Looking around the classroom I noticed that we have so many pieces of work demonstrating our explorations with blue and yellow. But now, when I look outside I see the fiery colors of fall – red, gold, orange. It got me thinking about how we need to do some more color exploration.
Just this thought gave me a huge rush of relief and excitement. In all the activity of these last few weeks of school I feel that simple exploration of materials has been lacking. How did that happen? Isn’t that one of the things our school is based upon?????
Well, out came little glass dishes, plastic droppers and watercolor paints.
When the children came in there were several squeals of delight. How wonderful! They remembered how to use the droppers and were soon hard at work. Discussions about what the colors were and what they could make by mixing them together.
“It is going to be pink”
“I am going to make gold. Like princess slippers”
“Look at my truck. It is all orangey”
Later in the morning, when they were busy elsewhere, I quietly refreshed the paints. Another rush of exploration occurred. This time one child discovered he could make bubbles in the paint with the dropper. How exciting! Soon all of the children were trying it. There needed to be a few reminders about keeping the paint on the tray!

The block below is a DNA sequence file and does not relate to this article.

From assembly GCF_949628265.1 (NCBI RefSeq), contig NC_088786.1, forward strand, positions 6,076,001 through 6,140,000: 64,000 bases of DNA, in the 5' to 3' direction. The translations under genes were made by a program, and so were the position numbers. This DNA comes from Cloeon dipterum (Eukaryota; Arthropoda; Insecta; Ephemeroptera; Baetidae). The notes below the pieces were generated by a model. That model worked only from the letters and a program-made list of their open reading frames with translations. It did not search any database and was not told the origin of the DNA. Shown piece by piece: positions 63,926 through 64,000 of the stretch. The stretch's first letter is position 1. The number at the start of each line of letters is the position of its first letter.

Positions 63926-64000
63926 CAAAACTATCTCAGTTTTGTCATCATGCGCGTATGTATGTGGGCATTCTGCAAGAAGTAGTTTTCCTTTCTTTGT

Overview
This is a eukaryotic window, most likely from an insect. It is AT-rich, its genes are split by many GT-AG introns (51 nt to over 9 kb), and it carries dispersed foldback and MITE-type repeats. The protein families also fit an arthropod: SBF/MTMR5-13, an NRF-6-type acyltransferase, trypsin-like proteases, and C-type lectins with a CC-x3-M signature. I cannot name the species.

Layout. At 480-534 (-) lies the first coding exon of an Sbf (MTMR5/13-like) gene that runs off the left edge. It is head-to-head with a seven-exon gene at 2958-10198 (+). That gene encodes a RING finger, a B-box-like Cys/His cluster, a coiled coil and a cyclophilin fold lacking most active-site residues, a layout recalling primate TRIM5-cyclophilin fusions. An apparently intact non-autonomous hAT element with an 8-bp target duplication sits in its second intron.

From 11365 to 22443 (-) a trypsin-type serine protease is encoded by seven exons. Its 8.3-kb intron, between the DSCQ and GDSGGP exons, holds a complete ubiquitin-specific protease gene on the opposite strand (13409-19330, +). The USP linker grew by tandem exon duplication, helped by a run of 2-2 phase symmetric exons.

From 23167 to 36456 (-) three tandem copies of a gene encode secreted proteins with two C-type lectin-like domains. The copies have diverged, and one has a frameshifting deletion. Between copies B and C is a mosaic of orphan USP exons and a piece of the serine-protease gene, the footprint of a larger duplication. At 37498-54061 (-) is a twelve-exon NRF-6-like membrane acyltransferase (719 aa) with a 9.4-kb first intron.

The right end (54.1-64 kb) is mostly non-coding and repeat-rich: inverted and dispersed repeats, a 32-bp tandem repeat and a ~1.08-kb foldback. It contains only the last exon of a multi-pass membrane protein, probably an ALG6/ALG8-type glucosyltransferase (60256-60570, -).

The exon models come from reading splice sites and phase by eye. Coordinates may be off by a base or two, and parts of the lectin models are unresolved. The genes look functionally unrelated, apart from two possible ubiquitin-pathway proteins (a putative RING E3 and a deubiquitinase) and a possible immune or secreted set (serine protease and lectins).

Imagination is such a powerful thing isn’t it. I have been noticing that my students are developing their imaginations more and more recently. It is exciting to see. They are so involved in the worlds that they create that sometimes the line between the real world and the imagined world is a very fine one! It is fascinating to see how they navigate this. Often they do not seem to want to switch out of their imagined world. This can cause conflict.
This photo is of my daughter driving her car. She was playing independently, driving around the area where her friends were playing. As she drove around she was saying to herself “drive, drive”. She kept this up for such a long time! When it was time to go inside she demonstrated that she needed to drive her (imaginary) friend to her house and therefore was not ready to come inside yet. We compromised and agreed that she would drop her friend off at a bust stop and then park the car before coming inside. My daughter was happy with this and was then content to come in when ready.
Sometimes it can cause conflict between children. For example this morning one child (A) was pretending they were another child’s (M) mother. Suddenly the M no longer wanted to play but the A continued in the mother role. M became upset because A was not in fact her mother and A was not recognizing that this was no longer a game for M. It took some tactful suggestions to assist the children in working out a solution.
Hmm, I seem to have been focusing on the conflicts that can arise through imaginative play. How sad! I must apologize. In fact I love to watch imaginations at work. I find it truly magical, exciting and energizing. That children can have access to these wonderful worlds which they collaborate to create. It gives me hope that through working with children I can try to ensure this skill is not completely lost in my adulthood! I see that in the children the imagination is a powerful tool that enables them to develop a wider understanding of the world around them. how lucky I am to have a front row seat in observing this!